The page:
Blessed with fertile soil and a warm climate, the region’s rolling hills are covered in vineyards that stretch as far as the eye can see. All in all, it paints a very pretty picture. Visiting one of the Hawke’s Bay region’s estates or taking a tour of some of its wineries makes for a lovely day out. The wines you sample are usually paired with some of the delicious local cheeses that are also produced here.
5. MTG Hawke’s Bay
As it is both a museum and an art gallery as well as a theater, it is safe to say that MTG Hawke’s Bay lies at the heart of Napier’s cultural scene. Alongside permanent exhibitions on the 1931 earthquake, the history of Napier, and Maori culture and heritage, visitors can also enjoy pop-up art installations, film screenings, and live performances. Its extensive collection of Maori artifacts is particularly impressive to peruse, as are the informative displays that paint such a harrowing picture of the earthquake that shaped the town’s history and identity.
Set just a short distance from the Pacific Ocean, the cultural institution is ideal for families looking for an educational yet fun day out. As there is always something new going on, it is just as popular with locals as with tourists.
4. National Aquarium of New Zealand
Home to a huge selection of marine mammals, fish, and reptiles, the National Aquarium of New Zealand is one of Napier’s main attractions. Located in a very modern complex on Marine Parade, the institution has lots of tanks and aquaria for you to wander past, with various sections looking at coral reefs and Asian paddy fields, and others on the Amazon and the Tropics.
While its penguins, sea turtles, and kiwi birds are all fascinating to see, the highlight is undoubtedly its 50-meter-long underwater tunnel, which takes you below swirling shoals of fish, sharks, and stingrays.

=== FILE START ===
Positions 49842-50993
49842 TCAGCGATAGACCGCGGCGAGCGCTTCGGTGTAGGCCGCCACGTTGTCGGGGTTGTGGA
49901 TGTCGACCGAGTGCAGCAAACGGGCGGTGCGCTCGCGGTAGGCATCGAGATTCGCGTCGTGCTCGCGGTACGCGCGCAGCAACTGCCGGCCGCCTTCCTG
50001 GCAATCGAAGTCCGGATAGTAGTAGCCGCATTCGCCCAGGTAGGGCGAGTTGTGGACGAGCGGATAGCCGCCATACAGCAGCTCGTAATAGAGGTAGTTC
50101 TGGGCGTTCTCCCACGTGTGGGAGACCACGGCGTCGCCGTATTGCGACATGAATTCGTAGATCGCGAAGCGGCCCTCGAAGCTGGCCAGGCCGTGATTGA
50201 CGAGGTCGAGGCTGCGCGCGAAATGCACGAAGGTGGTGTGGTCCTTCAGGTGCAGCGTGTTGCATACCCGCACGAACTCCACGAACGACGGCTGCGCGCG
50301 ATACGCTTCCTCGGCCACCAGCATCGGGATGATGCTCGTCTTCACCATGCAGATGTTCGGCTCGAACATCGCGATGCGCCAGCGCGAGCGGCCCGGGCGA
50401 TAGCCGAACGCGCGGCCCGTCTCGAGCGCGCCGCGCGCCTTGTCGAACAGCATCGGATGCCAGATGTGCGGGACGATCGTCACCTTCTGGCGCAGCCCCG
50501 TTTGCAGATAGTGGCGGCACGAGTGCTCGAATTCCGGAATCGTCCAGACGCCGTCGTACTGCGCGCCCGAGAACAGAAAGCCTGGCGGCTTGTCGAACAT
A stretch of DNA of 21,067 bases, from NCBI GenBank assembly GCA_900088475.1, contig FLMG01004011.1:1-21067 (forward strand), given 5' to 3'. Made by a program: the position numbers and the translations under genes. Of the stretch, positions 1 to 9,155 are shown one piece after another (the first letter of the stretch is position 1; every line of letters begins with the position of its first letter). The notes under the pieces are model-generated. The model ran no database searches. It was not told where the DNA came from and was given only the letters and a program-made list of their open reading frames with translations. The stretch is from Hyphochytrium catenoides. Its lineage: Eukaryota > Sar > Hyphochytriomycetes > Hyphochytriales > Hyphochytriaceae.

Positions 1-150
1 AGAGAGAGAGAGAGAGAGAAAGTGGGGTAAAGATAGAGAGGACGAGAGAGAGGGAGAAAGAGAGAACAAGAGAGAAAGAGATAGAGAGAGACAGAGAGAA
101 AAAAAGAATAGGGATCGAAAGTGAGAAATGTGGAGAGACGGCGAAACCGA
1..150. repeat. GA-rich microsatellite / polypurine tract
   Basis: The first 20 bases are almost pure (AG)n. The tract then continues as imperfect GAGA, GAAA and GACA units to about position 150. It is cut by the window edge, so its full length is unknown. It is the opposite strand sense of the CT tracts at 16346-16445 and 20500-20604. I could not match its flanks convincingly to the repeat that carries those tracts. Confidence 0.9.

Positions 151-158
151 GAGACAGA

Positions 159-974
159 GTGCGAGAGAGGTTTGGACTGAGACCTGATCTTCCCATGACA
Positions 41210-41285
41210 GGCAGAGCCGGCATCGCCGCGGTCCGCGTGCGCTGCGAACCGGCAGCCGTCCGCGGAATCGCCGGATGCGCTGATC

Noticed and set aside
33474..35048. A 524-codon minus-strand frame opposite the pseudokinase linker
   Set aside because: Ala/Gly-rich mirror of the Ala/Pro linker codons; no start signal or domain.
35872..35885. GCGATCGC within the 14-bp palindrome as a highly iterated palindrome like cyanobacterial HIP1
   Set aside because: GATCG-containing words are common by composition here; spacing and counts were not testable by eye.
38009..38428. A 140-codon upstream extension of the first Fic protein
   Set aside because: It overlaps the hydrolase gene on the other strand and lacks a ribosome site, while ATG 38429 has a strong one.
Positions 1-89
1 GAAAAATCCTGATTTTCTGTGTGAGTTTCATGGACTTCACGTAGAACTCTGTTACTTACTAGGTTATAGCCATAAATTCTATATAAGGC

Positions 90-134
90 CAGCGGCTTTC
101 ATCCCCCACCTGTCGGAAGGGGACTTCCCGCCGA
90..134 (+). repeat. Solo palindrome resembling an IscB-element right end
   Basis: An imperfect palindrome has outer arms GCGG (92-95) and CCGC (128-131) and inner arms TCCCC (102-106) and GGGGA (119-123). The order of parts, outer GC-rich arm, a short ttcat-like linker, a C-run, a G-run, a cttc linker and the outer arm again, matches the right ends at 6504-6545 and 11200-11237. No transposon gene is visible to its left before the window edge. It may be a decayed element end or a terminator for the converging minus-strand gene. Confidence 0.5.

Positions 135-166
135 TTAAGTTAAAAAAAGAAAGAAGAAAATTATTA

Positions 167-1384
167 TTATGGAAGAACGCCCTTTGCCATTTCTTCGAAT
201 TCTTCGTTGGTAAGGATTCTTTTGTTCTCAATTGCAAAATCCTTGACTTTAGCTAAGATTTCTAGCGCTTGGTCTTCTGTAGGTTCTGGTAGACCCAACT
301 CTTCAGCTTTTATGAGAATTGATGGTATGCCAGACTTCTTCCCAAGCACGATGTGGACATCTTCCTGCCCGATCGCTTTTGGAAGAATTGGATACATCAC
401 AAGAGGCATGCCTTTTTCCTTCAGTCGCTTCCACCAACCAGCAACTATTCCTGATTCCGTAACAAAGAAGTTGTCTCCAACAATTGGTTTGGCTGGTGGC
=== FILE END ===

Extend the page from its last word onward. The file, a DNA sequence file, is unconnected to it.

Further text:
3. Art Deco Festival
Every February, Napier buzzes with excitement for five glorious days as thousands of revelers descend upon the city to partake in its fun and festive Art Deco Festival. The city’s spectacular streetscapes and a myriad of majestic Art Deco buildings make the perfect setting as the festival’s 250 or so events take you back in time to the 1920s and 30s.
Alongside fashion shows, vintage car displays, and music concerts, visitors can also dress up in clothes from the era and attend all kinds of glitzy and glamorous events. The main event of the year, visiting Napier during the Art Deco Festival really is a special experience.
2. Bluff Hill Lookout
Offering commanding views of the port down below and Hawke’s Bay’s gorgeous coastline, Bluff Hill Lookout certainly boasts the best view in town. Located in the north of the city, the hill’s lower slopes are dotted with homes, as well as the historic Napier Prison, while its grassy summit has been left as a viewpoint. Sitting on one of its benches and taking in the astounding panoramas is a delightful way to while away the time with the Pacific Ocean stretching endlessly towards the horizon before you.
1. Marine Parade
Hugging the city’s ocean coastline, this lovely seaside avenue is home to many of the city’s main sights and offers countless recreational opportunities. First developed in 1893, the iconic seafront now stretches over three kilometers in length, with its shady tree-lined avenue winding its way past idyllic parks and beautifully landscaped gardens. Besides basking in the picturesque nature on show, you can also lounge on its beach or head out along its viewing platform for breathtaking views over the ocean.
In addition to this, there are playgrounds for young ones to enjoy, as well as skate parks, bike tracks, and a mini-golf course. Interspersed among all of this are important institutions, such as the National Aquarium of New Zealand and monuments and statues like the Spirit of Napier and Pania of the Reef. With so much for you to see and do, the Marine Park really does have something for everyone; it is one of the most popular places in the city with tourists and locals alike.